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Antipsychotic Use in Treatment-Resistant Depression

Second-generation antipsychotic agents can be useful in patients with treatment-resistant depression when patients and clinicians use a shared decision-making approach, write the authors of a review article: “One in three adults with major depressive disorder (MDD) do not experience clinically significant improvement after multiple sequential courses of antidepressants and have treatment-resistant depression (TRD). The presence of TRD contributes to the morbidity and excess mortality associated with MDD and has been linked to significantly increased health care expenses. In the absence of a consensus definition of TRD, this report takes a broad approach by considering inadequate response to one or more courses of antidepressants and focuses on atypical antipsychotics that are approved by the U.S. Food and Drug Administration for treatment of depression (aripiprazole, brexpiprazole, cariprazine, extended-release quetiapine, and olanzapine-fluoxetine combination). While multiple acute-phase studies have demonstrated the efficacy of these medications in improving depressive symptoms, clinically meaningful improvement (i.e., remission) remains limited, with significant concerns about side effects (including weight gain, metabolic dysfunction, extrapyramidal symptoms, and tardive dyskinesia), especially with long-term use. With the rapidly evolving landscape of antidepressant treatments over the past few years, which has witnessed approval of rapid-acting antidepressants (e.g., esketamine nasal spray and dextromethorphan-bupropion combination) and several more in the late-stage pipeline (e.g., zuranolone and psilocybin), it remains to be seen whether the use of atypical antipsychotics will go the way of the older and rarely prescribed antidepressants (such as tricyclics and monoamine oxidase inhibitors). Pragmatic clinical trials are needed to compare the effectiveness of atypical antipsychotics with TRD-specific pharmacotherapies and neuromodulation treatments and to identify the optimal sequencing of these varied approaches for patients with MDD. When using atypical antipsychotics, clinicians and patients are encouraged to use a shared decision-making approach by personalizing treatment selection based on anticipated side effects, tolerability, cost, and feasibility.”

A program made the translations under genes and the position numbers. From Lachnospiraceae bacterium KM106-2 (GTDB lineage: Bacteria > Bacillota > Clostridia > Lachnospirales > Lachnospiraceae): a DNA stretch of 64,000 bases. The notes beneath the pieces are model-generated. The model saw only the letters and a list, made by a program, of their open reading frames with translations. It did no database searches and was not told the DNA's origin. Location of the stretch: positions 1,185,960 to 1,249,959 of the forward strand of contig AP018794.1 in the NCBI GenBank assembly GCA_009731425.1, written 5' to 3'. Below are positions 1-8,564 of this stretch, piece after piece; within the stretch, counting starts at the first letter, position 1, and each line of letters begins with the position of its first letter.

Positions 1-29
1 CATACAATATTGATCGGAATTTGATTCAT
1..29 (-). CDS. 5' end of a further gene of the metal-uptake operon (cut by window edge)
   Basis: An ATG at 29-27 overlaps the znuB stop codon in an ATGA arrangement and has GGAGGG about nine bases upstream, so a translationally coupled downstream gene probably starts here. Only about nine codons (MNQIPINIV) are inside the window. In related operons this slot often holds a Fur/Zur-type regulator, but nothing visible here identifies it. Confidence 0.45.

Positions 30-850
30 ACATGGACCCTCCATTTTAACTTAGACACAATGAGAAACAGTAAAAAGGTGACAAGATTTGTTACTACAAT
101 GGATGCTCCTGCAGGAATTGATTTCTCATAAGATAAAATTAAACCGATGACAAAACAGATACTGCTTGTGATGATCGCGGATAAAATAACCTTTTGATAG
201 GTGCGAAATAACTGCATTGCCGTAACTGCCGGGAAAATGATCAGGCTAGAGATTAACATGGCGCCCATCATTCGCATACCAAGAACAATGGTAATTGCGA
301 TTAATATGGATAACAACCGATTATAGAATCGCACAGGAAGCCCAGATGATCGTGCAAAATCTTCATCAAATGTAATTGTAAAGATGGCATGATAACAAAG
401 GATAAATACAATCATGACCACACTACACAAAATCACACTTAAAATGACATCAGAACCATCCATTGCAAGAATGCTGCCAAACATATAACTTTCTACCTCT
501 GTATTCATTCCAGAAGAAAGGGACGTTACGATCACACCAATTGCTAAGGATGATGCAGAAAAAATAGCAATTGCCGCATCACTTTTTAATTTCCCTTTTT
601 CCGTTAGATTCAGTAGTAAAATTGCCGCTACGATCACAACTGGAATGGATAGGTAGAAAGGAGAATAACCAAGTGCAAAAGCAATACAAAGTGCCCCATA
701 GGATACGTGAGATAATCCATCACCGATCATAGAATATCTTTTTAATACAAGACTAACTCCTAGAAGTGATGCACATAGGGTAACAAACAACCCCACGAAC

See a related clinical trial and editorial.

Source: American Journal of Psychiatry